Raspberry Pi OS 64 Bits

  1. Raspberry Pi OS - 64-Bit Version vs 32-Bit
  2. Run 64-Bit Raspberry Pi OS Version on Pi Hardware
  3. Verify Raspberry Pi OS Image Using SHA256 Checksum

This article discusses the 64-bit version of Raspberry Pi OS and how you can run it on Pi hardware.

Raspberry Pi OS - 64-Bit Version vs 32-Bit

Generally, 64-bit computing has been introduced for personal computers since the year 2003, and currently, almost all PC processors and even smartphone processors utilize 64-bit architectures. The latter implies that the CPU operates on 64-bit words, and the corresponding structures (e.g. general-purpose registers) also accommodate the same length. Additionally, a 64-bit processor can address more than 4GB of main memory (the upper limit for 32-bit systems). The current systems have been able to accommodate larger RAM capacities since the advent of 64-bit CPUs.

Note that Raspberry Pi boards have different CPUs, only support the 64-bit systems after the Pi3 version. Note that A, B, or Compute Module form factors don’t have any effect on whether a board supports a 64-bit version of Raspberry Pi OS. The supported CPUs are based on ARMv8-A instruction set architecture (ISA), the first ARM ISA that introduced the 64-bit capabilities.

On the other hand, Raspberry Pi Foundation still has not released a 64-bit version of Pi operating system as a stable release. Currently, only beta versions are available on the following link. Mind that several limitations and issues are listed in the official Raspberry forum post.

Run 64-Bit Raspberry Pi OS Version on Pi Hardware

The 64-bit Pi operating system does not differ much from the usual installation process in terms of the user interface.

At first, you should download the latest archive file from the link above, which would be 2021-05-07-raspios-buster-arm64.zip file at the time of writing. Notice that this is the full version of the operating system that includes recommended software, but you can also access Lite versions from the repository.

Once you download the archive file, make sure to verify its authenticity using the SHA-256 checksum. The latter is usually located in a separate file called 2021-05-07-raspios-buster-arm64.zip.sha256 on the same repository. If you aren’t familiar with the verification process, you can follow the instructions in the last paragraph of this article. Once the verification is done successfully, you may proceed to extract .img file from the archive and then write the image to the SD card. Depending on the platform you are using, you may choose any flashing software that you’re familiar with. In this case, we are focusing on a Linux platform, where you can write to the SD card using the following command:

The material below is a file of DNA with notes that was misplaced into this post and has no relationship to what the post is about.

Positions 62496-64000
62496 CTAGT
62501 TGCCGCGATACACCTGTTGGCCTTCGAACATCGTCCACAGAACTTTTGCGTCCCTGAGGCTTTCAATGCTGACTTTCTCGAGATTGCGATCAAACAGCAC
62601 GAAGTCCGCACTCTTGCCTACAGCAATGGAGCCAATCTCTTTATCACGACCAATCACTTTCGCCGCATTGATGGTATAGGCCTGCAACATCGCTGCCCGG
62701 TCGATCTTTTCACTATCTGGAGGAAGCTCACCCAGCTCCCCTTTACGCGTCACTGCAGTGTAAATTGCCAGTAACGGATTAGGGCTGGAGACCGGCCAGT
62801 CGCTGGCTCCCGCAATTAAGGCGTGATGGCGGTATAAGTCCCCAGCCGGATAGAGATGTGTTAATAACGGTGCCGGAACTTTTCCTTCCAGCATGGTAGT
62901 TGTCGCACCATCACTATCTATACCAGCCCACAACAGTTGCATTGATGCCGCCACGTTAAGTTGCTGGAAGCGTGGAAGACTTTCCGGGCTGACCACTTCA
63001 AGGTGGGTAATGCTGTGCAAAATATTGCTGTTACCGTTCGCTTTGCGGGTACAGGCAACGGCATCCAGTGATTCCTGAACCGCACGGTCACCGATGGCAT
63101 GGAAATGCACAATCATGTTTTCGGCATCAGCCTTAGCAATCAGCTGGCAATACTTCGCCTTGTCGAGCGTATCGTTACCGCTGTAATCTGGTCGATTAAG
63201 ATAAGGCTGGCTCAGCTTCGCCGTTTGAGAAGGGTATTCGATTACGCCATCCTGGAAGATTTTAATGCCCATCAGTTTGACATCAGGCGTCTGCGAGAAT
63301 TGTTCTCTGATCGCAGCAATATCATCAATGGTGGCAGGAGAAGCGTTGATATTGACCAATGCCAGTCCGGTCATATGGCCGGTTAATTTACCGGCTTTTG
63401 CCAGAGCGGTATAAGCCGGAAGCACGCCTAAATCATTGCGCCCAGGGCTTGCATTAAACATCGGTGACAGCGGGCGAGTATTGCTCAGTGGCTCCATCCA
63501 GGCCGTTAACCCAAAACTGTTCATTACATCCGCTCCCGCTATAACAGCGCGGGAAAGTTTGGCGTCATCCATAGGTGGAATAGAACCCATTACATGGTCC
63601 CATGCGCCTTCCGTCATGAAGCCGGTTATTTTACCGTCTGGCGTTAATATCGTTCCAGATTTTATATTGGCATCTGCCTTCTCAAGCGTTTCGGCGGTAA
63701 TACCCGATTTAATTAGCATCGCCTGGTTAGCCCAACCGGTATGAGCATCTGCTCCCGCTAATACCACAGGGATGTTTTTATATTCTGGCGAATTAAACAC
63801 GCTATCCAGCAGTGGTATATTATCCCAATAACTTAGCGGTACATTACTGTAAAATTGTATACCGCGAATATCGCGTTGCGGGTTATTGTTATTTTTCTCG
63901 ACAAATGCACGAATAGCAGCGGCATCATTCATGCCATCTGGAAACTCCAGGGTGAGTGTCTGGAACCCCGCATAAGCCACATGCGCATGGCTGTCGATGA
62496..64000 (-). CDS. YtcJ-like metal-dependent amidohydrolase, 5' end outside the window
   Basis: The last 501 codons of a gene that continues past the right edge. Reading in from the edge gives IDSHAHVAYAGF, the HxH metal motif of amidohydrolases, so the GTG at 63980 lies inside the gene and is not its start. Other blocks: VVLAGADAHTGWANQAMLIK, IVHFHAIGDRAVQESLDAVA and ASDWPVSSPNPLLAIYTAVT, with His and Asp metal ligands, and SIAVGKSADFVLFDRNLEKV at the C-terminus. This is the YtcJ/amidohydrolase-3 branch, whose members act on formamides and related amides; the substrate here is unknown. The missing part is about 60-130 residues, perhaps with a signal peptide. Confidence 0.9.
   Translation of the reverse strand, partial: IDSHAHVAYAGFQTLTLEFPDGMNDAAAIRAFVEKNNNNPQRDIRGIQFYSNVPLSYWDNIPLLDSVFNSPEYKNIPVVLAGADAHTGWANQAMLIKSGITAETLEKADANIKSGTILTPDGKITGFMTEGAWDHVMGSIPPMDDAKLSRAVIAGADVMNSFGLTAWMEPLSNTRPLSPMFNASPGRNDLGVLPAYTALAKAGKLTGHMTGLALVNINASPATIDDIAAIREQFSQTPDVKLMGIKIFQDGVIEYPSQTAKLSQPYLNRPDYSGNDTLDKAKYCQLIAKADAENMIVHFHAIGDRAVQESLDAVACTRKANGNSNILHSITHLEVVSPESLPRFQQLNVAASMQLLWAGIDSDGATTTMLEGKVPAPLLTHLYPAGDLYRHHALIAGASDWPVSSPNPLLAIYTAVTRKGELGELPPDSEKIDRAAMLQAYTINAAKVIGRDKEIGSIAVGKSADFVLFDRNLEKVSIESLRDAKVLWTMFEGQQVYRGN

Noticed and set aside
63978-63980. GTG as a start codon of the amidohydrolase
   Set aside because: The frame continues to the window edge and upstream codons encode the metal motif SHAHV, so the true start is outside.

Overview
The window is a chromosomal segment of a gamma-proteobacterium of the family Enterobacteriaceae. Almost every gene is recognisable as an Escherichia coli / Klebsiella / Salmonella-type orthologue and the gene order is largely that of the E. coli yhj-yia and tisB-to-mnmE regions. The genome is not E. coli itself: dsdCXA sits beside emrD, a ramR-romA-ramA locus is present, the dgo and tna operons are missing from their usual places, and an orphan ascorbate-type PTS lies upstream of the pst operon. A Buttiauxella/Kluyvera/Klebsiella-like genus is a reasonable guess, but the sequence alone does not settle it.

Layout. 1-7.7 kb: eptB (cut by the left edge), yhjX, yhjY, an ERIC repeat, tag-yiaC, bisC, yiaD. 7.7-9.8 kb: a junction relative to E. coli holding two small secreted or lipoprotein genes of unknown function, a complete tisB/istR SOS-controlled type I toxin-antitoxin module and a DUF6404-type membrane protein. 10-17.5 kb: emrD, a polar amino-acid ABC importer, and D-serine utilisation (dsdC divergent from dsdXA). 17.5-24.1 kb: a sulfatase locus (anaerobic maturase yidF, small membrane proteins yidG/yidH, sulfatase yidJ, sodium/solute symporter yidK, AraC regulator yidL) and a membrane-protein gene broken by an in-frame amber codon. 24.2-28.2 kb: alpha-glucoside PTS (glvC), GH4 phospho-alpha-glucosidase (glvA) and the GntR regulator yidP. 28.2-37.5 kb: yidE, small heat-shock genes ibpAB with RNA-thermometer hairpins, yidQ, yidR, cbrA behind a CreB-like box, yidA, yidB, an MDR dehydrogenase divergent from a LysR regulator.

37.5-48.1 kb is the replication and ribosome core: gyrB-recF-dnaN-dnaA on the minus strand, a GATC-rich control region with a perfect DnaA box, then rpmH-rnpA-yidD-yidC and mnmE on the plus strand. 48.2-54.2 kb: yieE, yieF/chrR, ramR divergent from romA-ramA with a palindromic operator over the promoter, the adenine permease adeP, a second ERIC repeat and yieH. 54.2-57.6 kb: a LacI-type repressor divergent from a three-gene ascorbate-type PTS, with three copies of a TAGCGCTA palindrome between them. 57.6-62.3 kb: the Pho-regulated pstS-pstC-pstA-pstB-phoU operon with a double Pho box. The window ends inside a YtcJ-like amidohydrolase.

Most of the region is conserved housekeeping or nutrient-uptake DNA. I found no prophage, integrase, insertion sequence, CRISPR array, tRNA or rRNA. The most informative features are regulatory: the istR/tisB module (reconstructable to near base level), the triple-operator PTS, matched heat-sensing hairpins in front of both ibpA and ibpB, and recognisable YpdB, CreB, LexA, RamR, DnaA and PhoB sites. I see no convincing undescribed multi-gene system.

sudo dd if=2021-05-07-raspios-buster-armhf-full.img of=/dev/sdx bs=512k status=progress

Note that the previous command assumes that 2021-05-07-raspios-buster-armhf-full.img file is located in the current working directory, and your user has the privileges of invoking sudo commands. Moreover, you should modify the part - /dev/sdx based on your SD card device path, which can be identified using the following command:

lsblk

You should proceed carefully when supplying the output path argument to the sudo dd command, as it will overwrite the given storage device. If you’re unsure which device path to specify, unplug the SD card from the computer and then rerun the previous command to see which device got removed from the list. Only then copy the pathname to the sudo dd command. Note that your Linux distribution might not have lsblk program installed by default, but you most likely will be able to install it manually from the official repositories. Otherwise, you may use the next command:

sudo fdisk -l

When you’re done flashing to the SD card, you can boot it on the Raspberry Pi 3 or Pi 4 boards and proceed with the graphical installer as usual.

Verify Raspberry Pi OS Image Using SHA256 Checksum

SHA256 is a hashing algorithm that produces a unique checksum/signature for the given file. Thus, it is often used to verify the authenticity of files available on the web to prevent man-in-the-middle attacks that may modify the file during upload or transfer. A tool for this step should be available on most Linux systems, and it can be invoked with the sha256sum command. If you downloaded a 2021-05-07-raspios-buster-arm64.zip.sha256 file from the repository, you can navigate to the same directory from the terminal window and run the following command:

sha256sum -c 2021-05-07-raspios-buster-arm64.zip.sha256

When successful, it should yield the output like the following:

2021-05-07-raspios-buster-arm64.zip: OK
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